Eastern European Group (EEG)Edit

  Belarus   Bulgaria   Kazakhstan
  Romania   Russian Federation   Ukraine

Group of OneEdit

  China

Non-Member StatesEdit

Additionally, a number of states participate in meetings of the Conference as Non-member States: [11]

  Albania   Angola   Armenia   Azerbaijan
  Bosnia and Herzegovina   Costa Rica   Cyprus   Czech Republic
  Dominican Republic   Estonia   Georgia   Greece
  Guatemala   Holy See   Kuwait   Kyrgyzstan
  Lao PDR   Latvia   Lithuania   Luxembourg
  Malta   Montenegro   Nicaragua   North Macedonia
  Oman   Panama   Philippines   Portugal
  Qatar   Moldova   Serbia   Singapore
  Slovenia   Tajikistan   Thailand   Togo
  UAE

See alsoEdit

ReferencesEdit

  1. ^ a b "An Introduction to the Conference". United Nations Office at Geneva. United Nations Office at Geneva. Retrieved May 27, 2018.
  2. ^ a b c d "Conference on Disarmament (CD)". Nuclear Threat Initiative. Nuclear Threat Initiative. January 10, 2018. Retrieved May 27, 2018.
  3. ^ "Rules of Procedure of the Conference on Disarmament" (PDF). Reaching Critical Will. Women's International League for Peace and Freedom. Retrieved May 27, 2018.
  4. ^ "Conference on Disarmament". Reaching Critical Will. Women's International League for Peace and Freedom. Retrieved May 27, 2018.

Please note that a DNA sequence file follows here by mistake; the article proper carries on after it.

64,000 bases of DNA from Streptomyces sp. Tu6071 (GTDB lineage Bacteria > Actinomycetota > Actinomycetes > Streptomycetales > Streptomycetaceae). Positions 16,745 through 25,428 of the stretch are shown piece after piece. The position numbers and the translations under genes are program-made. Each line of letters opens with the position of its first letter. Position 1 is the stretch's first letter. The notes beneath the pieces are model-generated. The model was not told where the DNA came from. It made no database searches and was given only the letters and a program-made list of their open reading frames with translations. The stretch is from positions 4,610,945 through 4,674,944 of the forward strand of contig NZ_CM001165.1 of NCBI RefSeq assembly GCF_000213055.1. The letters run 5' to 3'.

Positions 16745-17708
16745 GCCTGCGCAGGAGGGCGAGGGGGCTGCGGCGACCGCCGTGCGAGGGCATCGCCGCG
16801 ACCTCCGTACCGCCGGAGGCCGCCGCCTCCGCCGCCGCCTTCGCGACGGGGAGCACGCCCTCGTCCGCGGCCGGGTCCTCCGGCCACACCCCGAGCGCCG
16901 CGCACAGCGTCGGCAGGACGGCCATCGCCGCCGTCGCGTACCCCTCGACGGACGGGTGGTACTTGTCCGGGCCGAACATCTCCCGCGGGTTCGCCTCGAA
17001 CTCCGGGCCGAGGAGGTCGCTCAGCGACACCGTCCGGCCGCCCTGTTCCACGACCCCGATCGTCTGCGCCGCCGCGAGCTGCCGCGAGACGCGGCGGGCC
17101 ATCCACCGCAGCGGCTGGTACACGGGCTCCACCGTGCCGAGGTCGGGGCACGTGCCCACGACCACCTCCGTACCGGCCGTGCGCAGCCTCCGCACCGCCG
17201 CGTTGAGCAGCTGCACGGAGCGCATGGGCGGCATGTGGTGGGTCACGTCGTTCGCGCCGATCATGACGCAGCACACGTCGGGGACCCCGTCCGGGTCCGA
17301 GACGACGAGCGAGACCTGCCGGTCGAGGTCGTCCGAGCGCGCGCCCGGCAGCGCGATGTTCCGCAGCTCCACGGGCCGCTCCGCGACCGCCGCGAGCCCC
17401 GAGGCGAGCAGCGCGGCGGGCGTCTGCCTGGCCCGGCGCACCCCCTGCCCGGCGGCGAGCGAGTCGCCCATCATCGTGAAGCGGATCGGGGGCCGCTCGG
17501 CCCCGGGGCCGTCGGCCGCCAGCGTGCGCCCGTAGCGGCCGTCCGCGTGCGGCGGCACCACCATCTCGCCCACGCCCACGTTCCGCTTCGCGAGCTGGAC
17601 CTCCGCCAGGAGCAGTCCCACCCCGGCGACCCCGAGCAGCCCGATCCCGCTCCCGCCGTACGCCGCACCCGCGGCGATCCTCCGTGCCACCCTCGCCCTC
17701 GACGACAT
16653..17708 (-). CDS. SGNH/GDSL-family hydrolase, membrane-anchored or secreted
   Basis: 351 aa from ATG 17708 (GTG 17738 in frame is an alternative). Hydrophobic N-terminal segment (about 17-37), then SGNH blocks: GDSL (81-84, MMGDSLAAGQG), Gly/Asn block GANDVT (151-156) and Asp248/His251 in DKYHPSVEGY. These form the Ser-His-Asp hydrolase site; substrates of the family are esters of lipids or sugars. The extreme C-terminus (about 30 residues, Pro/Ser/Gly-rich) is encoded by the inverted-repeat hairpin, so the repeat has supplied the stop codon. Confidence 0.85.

5. ^ a b Goldblat, Jozef. "The Conference on Disarmament at the Crossroads: To Revitalize or Dissolve?" (PDF). The Nonproliferation Review (Summer 2000): 104–107. Retrieved May 27, 2018.
  6. ^ a b Report 106: Nuclear Non-Proliferation and Disarmament (Report). The Parliament of the Commonwealth of Australia. September 2009. p. 163-6. Retrieved May 27, 2018.
  7. ^ "Proposed Fissile Material (Cut-off) Treaty (FMCT)". Nuclear Threat Initiative. Nuclear Threat Initiative. May 31, 2017. Retrieved May 27, 2018.
  8. ^ "Proposed Prevention of an Arms Race in Space (PAROS) Treaty". Nuclear Threat Initiative. Nuclear Threat Initiative. May 31, 2017. Retrieved May 27, 2018.
  9. ^ "Treaty on the prohibition of nuclear weapons". United Nations Office at Geneva. United Nations. Retrieved May 27, 2018.
  10. ^ "Regional Groups". United Nations Office at Geneva. United Nations Office at Geneva. Retrieved May 27, 2018.
  11. ^ "Non-member States participating in the work of the Conference on Disarmament" (PDF). United Nations Office at Geneve. Conference on Disarmament. June 20, 2017. Retrieved May 27, 2018.

External linksEdit